Background\ud International study is becoming more prevalent, yet aspects such as food neophobia often militate against the consumption of a nutritionally balanced diet of visiting students. The purpose of this paper, therefore, was to evaluate the extent to which international postgraduate students experience food neophobia, how this might vary by nationality and other demographic characteristics, and how acculturation might manifest itself in students’ dietary behaviour.\ud Methods\ud International postgraduate students were invited to complete a validated questionnaire during their first week at university. The questionnaire was subsequently re-administered to the same students approximately four and eight months later. \ud Results\ud In total, 226 usable responses were analysed, 124, 58 and 44, respectively, for the first, second and final data collection. Perhaps surprisingly, the overall food neophobia scores increased from an initial value of 27.95 (SD ± 16.95) to 33.67 (SD ± 33.67) after 3 months although when comparing European and Asian students, only the former were significantly different (p<0.05). Both Asian and European students reported small but not significant changes in their eating habits, although after 3 months significantly (p=< 0.05) less changes were reported. No significant changes were reported in students’ perceived healthiness of their diets either by nationality or over time.\ud Conclusions\ud Understanding the complexities of food neophobia, other aspects of dietary change and at what point these changes might take place in the acculturation process when students arrive in the UK needs to be fully understood if a climate for positive learning is to be established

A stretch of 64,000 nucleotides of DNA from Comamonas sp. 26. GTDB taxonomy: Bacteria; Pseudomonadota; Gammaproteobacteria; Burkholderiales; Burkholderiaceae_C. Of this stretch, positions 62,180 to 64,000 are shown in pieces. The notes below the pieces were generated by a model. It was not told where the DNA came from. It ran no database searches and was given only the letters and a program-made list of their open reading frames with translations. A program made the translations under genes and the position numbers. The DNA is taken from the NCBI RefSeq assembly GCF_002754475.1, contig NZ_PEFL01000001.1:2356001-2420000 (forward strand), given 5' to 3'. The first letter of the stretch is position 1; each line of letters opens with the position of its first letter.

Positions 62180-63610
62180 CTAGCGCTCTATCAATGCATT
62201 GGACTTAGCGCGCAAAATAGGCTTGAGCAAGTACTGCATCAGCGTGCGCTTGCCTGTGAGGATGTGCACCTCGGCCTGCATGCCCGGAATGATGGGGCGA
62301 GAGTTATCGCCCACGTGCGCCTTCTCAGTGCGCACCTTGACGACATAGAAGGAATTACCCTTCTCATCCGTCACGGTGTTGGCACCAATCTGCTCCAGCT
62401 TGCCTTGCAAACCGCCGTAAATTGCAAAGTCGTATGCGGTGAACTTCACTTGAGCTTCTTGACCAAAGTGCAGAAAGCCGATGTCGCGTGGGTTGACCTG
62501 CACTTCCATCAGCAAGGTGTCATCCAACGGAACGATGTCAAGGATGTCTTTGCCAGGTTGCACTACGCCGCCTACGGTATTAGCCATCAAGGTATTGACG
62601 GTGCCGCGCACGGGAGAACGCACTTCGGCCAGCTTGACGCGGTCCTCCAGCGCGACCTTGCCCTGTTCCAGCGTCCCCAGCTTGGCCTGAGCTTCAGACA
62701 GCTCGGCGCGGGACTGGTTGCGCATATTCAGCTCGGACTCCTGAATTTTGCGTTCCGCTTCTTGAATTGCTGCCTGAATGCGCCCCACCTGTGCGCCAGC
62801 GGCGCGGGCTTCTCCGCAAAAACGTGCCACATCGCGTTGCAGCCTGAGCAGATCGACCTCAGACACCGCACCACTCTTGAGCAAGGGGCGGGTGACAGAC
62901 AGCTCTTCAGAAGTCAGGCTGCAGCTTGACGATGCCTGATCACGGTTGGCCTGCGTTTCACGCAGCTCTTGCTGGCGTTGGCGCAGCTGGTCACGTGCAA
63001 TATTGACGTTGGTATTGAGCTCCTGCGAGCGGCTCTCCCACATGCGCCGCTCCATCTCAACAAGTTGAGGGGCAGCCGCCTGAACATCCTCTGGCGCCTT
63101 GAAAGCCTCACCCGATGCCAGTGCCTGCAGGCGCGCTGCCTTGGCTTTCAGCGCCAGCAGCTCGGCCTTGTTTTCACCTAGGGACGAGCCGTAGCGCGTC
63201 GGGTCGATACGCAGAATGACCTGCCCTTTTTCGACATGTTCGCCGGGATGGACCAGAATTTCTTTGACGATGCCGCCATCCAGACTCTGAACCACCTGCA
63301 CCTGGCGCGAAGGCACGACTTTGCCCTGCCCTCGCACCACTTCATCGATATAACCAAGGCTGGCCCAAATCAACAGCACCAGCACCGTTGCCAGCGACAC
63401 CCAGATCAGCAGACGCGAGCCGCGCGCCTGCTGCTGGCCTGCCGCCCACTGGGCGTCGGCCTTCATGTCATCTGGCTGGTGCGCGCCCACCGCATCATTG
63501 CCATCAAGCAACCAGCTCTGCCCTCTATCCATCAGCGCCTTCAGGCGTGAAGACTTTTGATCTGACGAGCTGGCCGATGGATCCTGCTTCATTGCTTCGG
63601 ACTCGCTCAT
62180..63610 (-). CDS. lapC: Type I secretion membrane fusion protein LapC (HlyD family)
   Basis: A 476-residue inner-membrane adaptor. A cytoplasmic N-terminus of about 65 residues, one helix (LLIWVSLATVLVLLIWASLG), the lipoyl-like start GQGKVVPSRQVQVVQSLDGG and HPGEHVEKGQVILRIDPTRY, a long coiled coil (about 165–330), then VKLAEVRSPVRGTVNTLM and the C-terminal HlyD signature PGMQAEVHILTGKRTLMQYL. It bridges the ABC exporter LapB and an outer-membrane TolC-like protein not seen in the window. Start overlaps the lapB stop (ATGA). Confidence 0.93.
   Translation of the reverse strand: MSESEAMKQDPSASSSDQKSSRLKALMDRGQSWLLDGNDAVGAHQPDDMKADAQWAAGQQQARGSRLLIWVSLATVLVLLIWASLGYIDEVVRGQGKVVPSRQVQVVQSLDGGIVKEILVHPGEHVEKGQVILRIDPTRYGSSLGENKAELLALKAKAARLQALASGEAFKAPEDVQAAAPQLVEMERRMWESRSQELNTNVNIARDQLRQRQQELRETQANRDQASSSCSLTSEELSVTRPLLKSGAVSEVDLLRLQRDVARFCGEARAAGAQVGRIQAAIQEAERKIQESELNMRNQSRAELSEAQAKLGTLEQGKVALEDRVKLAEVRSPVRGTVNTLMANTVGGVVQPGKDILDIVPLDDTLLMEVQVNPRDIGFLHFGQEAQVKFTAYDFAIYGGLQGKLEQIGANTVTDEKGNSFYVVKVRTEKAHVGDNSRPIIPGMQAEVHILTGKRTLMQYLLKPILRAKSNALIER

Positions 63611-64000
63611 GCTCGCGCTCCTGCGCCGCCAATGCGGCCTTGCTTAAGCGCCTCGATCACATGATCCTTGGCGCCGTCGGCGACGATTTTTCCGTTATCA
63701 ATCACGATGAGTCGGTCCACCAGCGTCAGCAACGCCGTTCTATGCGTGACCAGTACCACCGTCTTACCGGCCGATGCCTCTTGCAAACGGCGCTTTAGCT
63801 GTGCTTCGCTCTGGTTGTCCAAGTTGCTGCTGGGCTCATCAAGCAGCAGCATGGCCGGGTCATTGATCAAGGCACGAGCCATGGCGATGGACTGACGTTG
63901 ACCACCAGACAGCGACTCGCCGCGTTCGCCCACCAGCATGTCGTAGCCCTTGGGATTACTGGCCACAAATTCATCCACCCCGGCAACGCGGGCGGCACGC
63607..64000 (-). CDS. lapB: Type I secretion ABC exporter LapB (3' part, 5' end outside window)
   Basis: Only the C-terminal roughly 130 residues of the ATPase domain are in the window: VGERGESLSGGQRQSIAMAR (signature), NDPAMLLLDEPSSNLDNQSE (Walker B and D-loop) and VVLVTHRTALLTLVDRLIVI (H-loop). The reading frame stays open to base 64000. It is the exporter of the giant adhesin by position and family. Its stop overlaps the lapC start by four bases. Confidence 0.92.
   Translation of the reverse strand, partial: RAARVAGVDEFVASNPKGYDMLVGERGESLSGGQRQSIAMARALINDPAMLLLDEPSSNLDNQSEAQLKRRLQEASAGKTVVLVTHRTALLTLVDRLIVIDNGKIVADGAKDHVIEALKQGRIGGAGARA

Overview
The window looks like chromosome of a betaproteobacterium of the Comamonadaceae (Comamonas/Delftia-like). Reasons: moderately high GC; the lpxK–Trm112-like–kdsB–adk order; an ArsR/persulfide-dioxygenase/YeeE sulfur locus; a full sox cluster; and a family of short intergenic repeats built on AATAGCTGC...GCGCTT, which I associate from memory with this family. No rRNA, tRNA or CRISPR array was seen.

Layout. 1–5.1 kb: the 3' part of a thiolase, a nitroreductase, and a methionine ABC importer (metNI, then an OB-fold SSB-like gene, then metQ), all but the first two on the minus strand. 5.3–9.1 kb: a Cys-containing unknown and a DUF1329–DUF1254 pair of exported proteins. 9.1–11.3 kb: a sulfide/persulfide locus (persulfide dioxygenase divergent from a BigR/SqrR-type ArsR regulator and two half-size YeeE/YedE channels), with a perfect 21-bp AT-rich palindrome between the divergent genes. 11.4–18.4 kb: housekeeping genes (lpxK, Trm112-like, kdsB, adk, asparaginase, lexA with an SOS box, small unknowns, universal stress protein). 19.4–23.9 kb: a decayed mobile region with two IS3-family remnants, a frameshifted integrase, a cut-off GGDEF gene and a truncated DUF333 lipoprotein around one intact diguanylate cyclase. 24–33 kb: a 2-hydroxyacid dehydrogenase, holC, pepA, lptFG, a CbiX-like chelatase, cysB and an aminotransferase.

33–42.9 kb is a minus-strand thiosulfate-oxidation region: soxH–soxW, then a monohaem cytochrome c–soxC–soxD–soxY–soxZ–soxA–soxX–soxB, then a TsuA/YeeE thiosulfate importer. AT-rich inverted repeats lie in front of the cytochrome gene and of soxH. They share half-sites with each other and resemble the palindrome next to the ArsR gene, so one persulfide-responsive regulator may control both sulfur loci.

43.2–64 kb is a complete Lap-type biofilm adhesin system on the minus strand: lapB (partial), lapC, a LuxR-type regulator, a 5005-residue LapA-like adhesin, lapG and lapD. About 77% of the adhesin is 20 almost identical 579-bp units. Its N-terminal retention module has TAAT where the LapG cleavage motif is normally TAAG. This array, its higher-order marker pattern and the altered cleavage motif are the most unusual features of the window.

To submit an update or takedown request for this paper, please submit an Update/Correction/Removal Request.